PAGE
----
It is also important to know that business credit scores, unlike individual credit scores, usually range from 0-100.

What Is a Business Credit Report?

The business credit report contains your business credit score and other relevant information regarding your company. For instance, Experian’s CreditScore report includes the business credit score alongside particulars of payment patterns, account histories and public records.

Different business credit bureaus maintain distinct records. All the data in these business credit accounts are open to the public. This means that other companies can pay money to access your information, and you can receive details concerning other companies as well.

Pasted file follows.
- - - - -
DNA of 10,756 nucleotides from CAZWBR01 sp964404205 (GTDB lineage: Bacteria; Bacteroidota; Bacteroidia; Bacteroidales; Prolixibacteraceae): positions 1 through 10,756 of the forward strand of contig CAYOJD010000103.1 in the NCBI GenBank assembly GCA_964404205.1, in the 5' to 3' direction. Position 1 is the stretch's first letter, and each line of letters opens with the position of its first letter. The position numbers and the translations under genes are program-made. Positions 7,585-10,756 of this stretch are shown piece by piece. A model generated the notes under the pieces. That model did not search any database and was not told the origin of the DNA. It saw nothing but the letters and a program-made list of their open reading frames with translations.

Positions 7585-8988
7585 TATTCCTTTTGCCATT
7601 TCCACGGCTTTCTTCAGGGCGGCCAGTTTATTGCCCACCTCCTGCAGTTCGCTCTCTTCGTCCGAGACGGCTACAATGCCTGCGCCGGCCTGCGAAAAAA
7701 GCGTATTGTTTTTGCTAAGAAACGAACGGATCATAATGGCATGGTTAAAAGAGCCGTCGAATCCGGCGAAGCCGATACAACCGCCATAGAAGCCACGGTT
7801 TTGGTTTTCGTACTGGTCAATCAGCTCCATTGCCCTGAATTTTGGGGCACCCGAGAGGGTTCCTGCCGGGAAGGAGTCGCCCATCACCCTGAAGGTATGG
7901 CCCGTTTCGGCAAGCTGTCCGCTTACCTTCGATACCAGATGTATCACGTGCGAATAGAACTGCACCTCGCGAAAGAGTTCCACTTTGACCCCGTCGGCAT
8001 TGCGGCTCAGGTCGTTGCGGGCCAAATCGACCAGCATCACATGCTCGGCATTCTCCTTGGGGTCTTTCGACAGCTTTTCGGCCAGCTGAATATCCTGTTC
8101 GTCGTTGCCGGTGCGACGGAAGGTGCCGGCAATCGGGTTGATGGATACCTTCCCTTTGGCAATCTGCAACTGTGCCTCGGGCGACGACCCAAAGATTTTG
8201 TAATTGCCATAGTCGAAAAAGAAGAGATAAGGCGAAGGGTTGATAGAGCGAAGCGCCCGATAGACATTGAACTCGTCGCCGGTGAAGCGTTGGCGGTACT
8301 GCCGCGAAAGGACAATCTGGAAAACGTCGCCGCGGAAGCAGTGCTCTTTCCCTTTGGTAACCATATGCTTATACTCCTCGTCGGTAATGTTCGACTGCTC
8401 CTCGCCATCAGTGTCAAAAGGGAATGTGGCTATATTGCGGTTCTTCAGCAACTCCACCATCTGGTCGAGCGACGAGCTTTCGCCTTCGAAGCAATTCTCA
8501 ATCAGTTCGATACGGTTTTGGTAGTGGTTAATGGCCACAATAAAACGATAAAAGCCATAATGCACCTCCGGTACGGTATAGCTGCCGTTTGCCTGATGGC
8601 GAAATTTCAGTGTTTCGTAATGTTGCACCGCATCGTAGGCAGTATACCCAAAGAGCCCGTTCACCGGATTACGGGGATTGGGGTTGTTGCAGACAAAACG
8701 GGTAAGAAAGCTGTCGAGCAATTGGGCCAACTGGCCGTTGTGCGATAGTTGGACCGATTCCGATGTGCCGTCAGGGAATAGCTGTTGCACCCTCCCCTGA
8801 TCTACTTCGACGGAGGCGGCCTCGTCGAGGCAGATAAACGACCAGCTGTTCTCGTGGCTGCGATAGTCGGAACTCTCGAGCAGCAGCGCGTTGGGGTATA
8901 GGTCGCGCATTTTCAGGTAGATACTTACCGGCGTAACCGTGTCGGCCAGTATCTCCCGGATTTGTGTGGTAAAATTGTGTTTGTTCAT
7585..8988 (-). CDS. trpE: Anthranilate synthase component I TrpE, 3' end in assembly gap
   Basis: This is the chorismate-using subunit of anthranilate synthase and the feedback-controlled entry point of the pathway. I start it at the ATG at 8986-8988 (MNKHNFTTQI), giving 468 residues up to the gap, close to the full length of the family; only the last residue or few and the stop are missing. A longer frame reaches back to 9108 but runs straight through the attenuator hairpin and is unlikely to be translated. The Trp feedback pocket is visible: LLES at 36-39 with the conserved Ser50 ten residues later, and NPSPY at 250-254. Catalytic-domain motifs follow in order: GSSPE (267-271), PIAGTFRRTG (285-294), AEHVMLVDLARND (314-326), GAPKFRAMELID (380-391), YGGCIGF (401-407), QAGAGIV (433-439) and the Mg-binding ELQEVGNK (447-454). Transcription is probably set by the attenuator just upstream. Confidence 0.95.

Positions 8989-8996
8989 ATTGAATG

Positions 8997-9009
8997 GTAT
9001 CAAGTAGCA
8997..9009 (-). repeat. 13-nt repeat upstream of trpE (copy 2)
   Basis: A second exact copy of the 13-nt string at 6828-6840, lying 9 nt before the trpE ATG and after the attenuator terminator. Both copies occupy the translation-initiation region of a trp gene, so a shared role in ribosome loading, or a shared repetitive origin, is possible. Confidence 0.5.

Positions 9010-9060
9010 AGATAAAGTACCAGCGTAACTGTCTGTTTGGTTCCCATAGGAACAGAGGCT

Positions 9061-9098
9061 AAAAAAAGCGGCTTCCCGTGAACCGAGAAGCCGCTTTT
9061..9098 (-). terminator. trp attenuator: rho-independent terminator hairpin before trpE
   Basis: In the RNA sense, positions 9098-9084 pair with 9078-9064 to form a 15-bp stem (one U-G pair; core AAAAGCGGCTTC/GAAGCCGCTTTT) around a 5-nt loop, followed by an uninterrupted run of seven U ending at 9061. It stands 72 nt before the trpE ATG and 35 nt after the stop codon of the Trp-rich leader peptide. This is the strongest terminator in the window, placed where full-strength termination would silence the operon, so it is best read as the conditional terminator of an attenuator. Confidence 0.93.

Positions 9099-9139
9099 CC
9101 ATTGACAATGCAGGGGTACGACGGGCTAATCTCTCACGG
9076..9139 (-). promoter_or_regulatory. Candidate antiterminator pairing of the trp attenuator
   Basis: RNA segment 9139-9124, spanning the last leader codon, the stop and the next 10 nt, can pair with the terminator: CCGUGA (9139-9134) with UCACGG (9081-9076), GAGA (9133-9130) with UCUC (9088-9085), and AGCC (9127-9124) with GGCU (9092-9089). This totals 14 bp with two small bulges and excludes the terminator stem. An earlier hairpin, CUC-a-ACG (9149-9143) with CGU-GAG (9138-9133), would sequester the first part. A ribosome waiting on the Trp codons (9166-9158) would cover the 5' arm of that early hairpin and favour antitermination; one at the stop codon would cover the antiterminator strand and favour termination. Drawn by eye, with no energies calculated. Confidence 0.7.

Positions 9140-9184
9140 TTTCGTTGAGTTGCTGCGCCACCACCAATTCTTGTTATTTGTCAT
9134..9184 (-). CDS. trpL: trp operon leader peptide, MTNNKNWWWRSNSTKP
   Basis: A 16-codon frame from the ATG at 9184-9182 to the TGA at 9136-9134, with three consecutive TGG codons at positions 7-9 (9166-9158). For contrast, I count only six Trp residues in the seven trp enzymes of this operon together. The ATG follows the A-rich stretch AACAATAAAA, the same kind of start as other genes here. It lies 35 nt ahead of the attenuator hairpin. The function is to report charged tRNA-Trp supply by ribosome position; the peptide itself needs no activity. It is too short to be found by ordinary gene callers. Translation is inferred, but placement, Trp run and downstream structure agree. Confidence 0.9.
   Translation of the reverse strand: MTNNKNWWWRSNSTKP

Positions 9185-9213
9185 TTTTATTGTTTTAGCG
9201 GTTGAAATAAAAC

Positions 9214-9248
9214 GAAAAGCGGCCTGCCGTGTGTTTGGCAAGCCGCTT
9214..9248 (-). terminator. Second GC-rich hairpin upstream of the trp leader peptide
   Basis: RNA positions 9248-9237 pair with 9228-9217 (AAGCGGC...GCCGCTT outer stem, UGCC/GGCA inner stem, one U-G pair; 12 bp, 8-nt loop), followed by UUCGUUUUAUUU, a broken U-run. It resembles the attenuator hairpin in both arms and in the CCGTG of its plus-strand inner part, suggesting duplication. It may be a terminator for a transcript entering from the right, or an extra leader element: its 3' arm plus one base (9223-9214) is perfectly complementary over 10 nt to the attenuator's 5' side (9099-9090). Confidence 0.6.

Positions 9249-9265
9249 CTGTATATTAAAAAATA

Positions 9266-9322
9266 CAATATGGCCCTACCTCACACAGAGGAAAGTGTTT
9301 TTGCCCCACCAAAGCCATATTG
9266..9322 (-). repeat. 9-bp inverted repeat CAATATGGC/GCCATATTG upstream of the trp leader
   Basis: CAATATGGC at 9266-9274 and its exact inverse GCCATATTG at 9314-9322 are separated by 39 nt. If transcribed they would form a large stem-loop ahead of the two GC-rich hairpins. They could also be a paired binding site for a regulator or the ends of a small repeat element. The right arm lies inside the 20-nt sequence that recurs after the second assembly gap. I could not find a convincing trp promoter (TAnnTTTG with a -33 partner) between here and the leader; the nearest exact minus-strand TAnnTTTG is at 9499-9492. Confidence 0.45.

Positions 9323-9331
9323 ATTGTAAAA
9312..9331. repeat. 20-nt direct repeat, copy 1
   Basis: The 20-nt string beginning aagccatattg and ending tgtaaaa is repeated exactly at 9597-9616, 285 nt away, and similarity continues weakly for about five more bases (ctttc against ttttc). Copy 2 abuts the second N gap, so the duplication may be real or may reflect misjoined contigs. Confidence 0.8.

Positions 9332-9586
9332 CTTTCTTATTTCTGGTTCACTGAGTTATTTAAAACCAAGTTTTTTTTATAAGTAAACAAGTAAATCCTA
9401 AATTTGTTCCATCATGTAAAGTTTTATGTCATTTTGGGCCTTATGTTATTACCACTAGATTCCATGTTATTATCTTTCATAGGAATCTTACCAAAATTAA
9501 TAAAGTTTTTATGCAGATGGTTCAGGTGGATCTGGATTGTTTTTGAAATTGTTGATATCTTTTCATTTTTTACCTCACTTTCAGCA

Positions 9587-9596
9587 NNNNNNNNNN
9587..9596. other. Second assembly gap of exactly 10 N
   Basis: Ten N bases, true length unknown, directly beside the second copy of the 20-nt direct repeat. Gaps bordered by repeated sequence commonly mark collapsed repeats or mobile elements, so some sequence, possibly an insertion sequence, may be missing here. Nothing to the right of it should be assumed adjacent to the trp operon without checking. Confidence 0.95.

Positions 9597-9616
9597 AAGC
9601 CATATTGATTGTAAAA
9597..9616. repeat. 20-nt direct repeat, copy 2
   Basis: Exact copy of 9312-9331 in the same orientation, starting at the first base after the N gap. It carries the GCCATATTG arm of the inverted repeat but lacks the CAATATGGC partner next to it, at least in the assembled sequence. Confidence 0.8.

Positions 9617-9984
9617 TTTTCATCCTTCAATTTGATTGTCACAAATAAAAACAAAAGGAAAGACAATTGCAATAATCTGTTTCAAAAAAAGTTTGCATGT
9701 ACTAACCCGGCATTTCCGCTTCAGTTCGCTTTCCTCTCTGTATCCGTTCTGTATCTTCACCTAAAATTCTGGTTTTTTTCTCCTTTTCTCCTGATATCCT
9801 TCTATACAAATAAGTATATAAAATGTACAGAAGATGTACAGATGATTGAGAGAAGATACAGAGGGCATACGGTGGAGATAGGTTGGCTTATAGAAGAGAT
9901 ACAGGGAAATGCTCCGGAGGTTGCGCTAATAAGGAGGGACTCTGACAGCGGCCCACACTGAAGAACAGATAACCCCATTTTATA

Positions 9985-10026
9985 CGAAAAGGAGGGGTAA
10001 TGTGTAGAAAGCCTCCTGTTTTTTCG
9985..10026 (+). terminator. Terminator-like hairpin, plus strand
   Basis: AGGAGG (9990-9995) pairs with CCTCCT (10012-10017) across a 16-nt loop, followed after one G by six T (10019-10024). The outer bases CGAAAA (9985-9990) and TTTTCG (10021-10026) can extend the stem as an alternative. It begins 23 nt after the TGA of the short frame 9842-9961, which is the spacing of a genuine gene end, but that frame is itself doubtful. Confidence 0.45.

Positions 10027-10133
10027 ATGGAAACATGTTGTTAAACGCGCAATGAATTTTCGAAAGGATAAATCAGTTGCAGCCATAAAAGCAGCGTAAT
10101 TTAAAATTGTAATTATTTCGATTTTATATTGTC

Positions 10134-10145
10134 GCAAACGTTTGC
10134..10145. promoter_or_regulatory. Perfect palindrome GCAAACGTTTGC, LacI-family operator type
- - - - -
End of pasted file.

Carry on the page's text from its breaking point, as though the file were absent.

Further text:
How a Business Credit Score Is Calculated 

It is important to know how your business score is calculated so that you can improve your company’s borrowing power, save money, and unlock growth and expansion opportunities.

The three leading credit bureaus have different metrics when calculating scores, but generally they all consider the same aspects, which are:

  • History of payments made to debtors and suppliers.
  • The size and age of your business.
  • Information about your oldest financial account.
  • Use of credit accounts.
  • Established trading routes.
  • Risk of business failure.

The primary sources of acquiring this data by the three leading business credit bureaus is:

  • Vendors
  • Banks 
  • Trade associations
  • Credit card companies for businesses

How to Identify a Good Business Credit Score

Generally, the credit rating of a company is often better the higher it is, though the exact scores may vary depending on the credit bureau.